Adaptation Fund defies COVID-19
IN A show of versatility and efficiency in a time of COVID-19, the Adaptation Fund Board has given the go-ahead for six new concrete projects totalling over US$31 million through a virtual decision-making process that concluded last month.
“This marks the first climate fund to date that has made funding decisions for concrete projects during the pandemic. It is a testament to the nimbleness, versatility and flexibility of the fund to adapt to these circumstances and carry the robust project review process to completion,” said Adaptation Fund Board Chairman Ibila Djibril of Benin.
Those given immediate approval were five single-country projects in Pakistan, United Republic of Tanzania (two), Tunisia and Viet Nam, totalling about US$24.6 million.
A sixth US$6.5-million regional project in the Central Asia region was also technically cleared for approval and will be funded once new resources under the fund’s window for regional projects and programmes are made available. The board expects this to be done shortly in the upcoming fiscal year that begins July 1.
“I am very pleased to see the Adaptation Fund continue to deliver to those most vulnerable to climate change, particularly in view of the novel COVID-19 global pandemic. It is also great to see commendable efforts continuously being made by developing countries, such as Tanzania, to build excellent technical capacities through national implementing entities that allow them to develop concrete and effective adaptation projects,” Djibril noted.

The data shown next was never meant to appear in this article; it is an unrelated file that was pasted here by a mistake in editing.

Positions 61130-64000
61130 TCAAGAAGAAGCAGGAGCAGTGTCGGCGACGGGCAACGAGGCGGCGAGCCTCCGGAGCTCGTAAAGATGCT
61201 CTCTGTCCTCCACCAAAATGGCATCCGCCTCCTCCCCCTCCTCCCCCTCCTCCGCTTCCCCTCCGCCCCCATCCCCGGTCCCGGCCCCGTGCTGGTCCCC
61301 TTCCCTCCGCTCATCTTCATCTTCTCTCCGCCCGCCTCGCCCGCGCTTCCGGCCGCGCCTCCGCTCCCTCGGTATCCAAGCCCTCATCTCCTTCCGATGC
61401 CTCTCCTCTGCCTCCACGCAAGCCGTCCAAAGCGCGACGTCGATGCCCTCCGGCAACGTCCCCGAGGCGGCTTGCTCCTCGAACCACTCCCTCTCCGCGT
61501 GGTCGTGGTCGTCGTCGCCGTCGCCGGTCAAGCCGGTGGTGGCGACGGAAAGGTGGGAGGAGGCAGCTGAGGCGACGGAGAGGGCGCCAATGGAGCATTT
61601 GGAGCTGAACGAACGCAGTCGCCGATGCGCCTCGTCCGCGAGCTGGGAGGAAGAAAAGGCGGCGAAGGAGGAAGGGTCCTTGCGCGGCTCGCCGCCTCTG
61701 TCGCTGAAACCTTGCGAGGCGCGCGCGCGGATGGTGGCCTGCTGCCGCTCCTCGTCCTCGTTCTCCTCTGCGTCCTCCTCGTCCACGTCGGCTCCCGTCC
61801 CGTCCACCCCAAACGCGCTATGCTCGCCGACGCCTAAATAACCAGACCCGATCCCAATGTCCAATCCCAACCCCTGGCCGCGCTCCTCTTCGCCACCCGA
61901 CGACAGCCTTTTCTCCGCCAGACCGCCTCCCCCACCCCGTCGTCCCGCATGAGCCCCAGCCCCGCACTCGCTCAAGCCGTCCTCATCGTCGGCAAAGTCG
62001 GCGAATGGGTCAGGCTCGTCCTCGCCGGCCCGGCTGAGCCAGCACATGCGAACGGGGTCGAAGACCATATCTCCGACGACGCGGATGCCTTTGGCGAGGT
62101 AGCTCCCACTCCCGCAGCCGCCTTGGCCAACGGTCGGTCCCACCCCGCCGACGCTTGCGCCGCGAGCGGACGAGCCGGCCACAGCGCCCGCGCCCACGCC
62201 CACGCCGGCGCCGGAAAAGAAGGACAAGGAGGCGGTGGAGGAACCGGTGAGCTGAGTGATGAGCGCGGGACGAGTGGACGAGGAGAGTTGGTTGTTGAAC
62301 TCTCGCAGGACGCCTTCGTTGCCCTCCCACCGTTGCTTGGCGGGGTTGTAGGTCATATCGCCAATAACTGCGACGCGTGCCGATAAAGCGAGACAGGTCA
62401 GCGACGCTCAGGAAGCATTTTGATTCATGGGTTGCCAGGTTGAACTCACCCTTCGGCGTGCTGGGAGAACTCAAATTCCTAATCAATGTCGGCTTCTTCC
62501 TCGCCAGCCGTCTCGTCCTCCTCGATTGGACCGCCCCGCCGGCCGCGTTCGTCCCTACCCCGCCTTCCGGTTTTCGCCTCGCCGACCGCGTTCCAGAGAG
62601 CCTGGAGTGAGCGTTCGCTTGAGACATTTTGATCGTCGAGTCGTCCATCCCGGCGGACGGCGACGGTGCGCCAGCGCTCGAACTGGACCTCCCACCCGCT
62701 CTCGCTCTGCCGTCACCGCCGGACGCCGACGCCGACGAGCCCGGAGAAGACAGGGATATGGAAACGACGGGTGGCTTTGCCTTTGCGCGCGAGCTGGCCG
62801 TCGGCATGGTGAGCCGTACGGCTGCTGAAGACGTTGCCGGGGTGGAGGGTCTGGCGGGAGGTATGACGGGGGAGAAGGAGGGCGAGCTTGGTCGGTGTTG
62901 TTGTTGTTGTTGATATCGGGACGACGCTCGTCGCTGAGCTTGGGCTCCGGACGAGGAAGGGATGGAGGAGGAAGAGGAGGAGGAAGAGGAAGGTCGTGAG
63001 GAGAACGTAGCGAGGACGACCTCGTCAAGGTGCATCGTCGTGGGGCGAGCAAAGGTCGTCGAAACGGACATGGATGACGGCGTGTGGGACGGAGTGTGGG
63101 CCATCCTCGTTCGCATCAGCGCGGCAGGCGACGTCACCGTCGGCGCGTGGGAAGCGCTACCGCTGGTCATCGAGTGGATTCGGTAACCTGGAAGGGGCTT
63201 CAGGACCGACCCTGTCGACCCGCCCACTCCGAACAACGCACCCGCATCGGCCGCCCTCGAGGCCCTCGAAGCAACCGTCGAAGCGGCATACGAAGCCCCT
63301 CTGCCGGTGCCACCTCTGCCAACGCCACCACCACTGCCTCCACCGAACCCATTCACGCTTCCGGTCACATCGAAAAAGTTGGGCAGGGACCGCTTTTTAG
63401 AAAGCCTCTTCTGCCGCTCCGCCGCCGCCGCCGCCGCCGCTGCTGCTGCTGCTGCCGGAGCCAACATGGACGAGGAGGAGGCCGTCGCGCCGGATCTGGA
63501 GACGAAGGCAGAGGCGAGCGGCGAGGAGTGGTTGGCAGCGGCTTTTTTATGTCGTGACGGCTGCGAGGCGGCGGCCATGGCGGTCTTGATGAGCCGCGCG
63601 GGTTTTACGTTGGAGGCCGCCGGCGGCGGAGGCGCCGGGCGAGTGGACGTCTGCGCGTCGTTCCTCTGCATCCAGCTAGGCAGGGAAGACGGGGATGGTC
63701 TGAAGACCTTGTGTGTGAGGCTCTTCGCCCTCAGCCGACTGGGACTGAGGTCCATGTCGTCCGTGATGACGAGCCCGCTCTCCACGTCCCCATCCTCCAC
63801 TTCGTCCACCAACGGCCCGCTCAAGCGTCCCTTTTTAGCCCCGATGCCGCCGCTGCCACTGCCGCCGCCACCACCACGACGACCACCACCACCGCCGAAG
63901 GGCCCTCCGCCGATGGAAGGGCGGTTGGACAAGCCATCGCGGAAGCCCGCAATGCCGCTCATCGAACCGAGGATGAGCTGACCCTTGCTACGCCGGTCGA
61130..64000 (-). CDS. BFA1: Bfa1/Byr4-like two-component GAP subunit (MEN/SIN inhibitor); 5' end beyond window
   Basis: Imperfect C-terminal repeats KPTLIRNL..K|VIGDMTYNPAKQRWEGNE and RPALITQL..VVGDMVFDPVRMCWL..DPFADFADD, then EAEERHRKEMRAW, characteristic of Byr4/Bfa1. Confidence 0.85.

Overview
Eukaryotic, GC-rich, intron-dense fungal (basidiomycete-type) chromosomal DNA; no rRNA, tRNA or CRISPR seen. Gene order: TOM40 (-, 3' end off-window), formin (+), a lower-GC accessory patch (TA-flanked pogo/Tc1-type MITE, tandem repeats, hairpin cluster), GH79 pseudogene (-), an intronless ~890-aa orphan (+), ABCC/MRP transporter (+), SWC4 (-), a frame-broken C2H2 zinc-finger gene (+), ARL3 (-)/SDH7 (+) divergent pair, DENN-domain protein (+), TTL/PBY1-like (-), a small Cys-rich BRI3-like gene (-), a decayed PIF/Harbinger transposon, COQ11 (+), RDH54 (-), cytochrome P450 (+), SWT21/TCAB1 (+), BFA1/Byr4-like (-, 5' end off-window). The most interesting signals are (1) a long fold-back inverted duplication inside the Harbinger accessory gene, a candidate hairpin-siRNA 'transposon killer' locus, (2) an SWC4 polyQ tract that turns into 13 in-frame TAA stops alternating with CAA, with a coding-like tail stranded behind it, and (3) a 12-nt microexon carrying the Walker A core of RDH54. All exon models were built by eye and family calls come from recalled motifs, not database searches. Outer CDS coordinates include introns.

The projects in Tunisia and Viet Nam are the fund’s first in those countries, while the Central Asia project marks its first regional project in that region. The Tanzania projects are both Direct Access projects from which Jamaica has also benefited in past.
Further, an intersessional record 18 project proposals totalling US$93.5 million in proposed funding were reviewed and considered during the process, reflecting the continued urgency for climate finance and adaptation needs among the most vulnerable countries.
The decisions were moved to an online intersessional format conducted by email vote from the board’s originally scheduled in-person meeting in Bonn, Germany, which was postponed initially from March 31-April 3 and then again from June 23-26, due to the ongoing pandemic.
The new approvals bring the fund’s total number of concrete adaptation projects on the ground to 106, and its committed funds to about three-quarters of a billion US dollars.
“We are proud of the fact that the Adaptation Fund has been able to continue to reach the most vulnerable during these challenging times, including two Direct Access projects, as well as to first-time funded countries such as Tunisia and Viet Nam, and the first regional project in the Central Asia region,” said Adaptation Fund Manager Mikko Ollikainen.
“The projects have practical and innovative measures that will help countries build resilience to climate change, while enhancing water and food security, sustainable livelihoods and ecosystem resilience that are crucial now more than ever,” he added.